"We are easily deluded into assuming that the relationship between a foreign subject and the objects in his world exist on the same spatial and temporal plane as our own relations with the objects in our human world. This fallacy is fed by the belief in the existence of a single world, into which all living creatures are pigeonholed. This gives rise to the widespread conviction that there is only one space and one time for all living things. Only recently have physicists begun to doubt the existence of a universe with a space that is valid for all beings. That such a space cannot exist is evident from the fact that all men live in three distinct spaces, which interpenetrate and complement, but in part also contradict one another."
"The mechanists have pieced together the sensory and motor organs of animals, like so many parts of a machine, ignoring their real functions of perceiving and acting, and have even gone on to mechanize man himself. According to the behaviorists, man’s own sensations and will are mere appearance, to be considered, if at all, only as disturbing static. But we who still hold that our sense organs serve our perceptions, and our motor organs our actions, see in animals as well as not only the mechanical structure, but also the operator, who is built into their organs, as we are into our bodies. We no longer regard animals as mere machines, but as subjects whose essential activity consists of perceiving and acting. We thus unlock the gates that lead to other realms, for all that a subject perceives becomes his perceptual world and all that he does, his effector world. Perceptual and effector worlds together form a closed unit, the Umwelt. These different worlds, which are as manifold as the animals themselves, present to all nature lovers new lands of such wealth and beauty that a walk through them is well worth while, even though they unfold not to the physical but only to the spiritual eye."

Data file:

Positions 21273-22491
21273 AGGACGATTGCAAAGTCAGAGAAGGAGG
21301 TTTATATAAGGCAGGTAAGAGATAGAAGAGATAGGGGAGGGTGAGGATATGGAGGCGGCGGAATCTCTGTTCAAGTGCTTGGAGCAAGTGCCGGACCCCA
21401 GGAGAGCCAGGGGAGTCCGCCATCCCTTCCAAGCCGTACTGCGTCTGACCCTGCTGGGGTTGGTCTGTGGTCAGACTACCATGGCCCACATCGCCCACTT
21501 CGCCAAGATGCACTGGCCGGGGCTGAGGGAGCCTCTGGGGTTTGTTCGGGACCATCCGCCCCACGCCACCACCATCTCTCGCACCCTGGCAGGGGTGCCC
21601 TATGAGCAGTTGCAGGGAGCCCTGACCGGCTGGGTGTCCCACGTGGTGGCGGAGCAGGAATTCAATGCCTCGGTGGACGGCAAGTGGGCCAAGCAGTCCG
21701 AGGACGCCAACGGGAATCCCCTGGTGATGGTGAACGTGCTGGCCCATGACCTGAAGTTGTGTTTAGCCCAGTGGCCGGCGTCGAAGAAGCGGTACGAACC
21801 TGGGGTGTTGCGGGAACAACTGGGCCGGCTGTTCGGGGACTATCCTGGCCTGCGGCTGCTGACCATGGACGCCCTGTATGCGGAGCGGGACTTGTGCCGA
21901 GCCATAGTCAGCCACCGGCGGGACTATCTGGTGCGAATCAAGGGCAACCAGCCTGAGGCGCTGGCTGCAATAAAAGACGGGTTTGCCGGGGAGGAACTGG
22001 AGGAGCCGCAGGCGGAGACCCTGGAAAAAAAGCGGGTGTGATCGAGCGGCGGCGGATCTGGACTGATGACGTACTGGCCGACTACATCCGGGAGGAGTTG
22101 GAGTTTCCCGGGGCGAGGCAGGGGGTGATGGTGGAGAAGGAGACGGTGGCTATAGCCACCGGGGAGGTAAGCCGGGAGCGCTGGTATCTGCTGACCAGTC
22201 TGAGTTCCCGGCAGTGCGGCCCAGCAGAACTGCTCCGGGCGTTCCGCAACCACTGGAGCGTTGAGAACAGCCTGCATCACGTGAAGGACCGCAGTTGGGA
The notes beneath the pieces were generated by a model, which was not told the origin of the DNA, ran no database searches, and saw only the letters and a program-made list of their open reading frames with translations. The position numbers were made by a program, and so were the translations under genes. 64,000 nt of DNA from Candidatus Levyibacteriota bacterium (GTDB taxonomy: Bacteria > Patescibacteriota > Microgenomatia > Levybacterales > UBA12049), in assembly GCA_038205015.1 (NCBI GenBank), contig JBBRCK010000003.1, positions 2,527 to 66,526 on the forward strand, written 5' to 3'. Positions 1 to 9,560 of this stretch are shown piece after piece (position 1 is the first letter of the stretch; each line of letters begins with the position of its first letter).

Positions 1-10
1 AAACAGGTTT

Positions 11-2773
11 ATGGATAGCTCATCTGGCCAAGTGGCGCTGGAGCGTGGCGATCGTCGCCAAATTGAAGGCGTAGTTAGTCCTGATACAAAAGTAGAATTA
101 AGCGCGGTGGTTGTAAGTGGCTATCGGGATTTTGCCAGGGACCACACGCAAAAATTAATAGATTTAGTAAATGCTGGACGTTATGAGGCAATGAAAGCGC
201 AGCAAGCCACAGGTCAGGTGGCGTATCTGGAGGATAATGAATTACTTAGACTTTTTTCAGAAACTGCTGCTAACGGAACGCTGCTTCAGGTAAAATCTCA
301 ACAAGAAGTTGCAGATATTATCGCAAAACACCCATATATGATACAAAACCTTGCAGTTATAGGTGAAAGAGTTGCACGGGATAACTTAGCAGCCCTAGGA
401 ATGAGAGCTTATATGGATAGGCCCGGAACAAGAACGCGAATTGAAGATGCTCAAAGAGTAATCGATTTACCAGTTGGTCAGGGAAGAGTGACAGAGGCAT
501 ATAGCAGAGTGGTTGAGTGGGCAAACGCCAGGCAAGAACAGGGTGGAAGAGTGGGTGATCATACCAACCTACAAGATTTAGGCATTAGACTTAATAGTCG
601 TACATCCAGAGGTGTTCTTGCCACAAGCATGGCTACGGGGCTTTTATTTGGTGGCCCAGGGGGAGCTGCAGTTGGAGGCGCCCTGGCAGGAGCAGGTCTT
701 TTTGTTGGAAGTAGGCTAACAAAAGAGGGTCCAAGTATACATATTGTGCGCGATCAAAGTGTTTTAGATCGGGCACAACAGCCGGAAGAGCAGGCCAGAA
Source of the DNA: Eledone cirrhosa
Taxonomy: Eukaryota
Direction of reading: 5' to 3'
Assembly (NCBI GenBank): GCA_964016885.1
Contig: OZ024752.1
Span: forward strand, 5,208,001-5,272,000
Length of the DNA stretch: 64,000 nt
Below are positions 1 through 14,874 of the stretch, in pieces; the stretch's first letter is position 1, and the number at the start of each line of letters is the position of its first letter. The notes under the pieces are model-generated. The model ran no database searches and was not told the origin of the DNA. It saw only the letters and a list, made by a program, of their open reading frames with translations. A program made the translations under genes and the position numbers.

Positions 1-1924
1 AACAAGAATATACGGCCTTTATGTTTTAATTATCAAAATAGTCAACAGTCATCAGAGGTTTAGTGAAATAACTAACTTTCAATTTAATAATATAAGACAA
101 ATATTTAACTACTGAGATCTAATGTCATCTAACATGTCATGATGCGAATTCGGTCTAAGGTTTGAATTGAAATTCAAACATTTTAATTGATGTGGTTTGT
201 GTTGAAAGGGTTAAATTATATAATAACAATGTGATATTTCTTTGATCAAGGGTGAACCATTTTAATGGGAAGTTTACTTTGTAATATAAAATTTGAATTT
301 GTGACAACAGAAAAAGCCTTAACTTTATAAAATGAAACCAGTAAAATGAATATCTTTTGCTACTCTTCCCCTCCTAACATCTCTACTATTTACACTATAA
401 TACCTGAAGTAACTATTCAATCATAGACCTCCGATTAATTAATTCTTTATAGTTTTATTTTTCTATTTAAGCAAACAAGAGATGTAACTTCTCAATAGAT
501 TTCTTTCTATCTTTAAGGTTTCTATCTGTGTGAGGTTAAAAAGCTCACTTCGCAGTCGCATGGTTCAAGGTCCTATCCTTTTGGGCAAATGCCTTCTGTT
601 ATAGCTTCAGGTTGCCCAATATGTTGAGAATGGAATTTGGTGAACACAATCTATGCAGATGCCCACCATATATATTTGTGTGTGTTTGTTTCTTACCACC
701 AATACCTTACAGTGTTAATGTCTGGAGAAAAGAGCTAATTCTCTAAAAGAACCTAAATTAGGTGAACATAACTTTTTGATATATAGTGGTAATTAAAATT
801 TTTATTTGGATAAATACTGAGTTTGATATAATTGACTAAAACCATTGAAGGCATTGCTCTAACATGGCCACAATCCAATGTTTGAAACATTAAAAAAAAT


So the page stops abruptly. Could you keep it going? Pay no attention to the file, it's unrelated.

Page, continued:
- Jakob von Uexküll (1864 - 1944)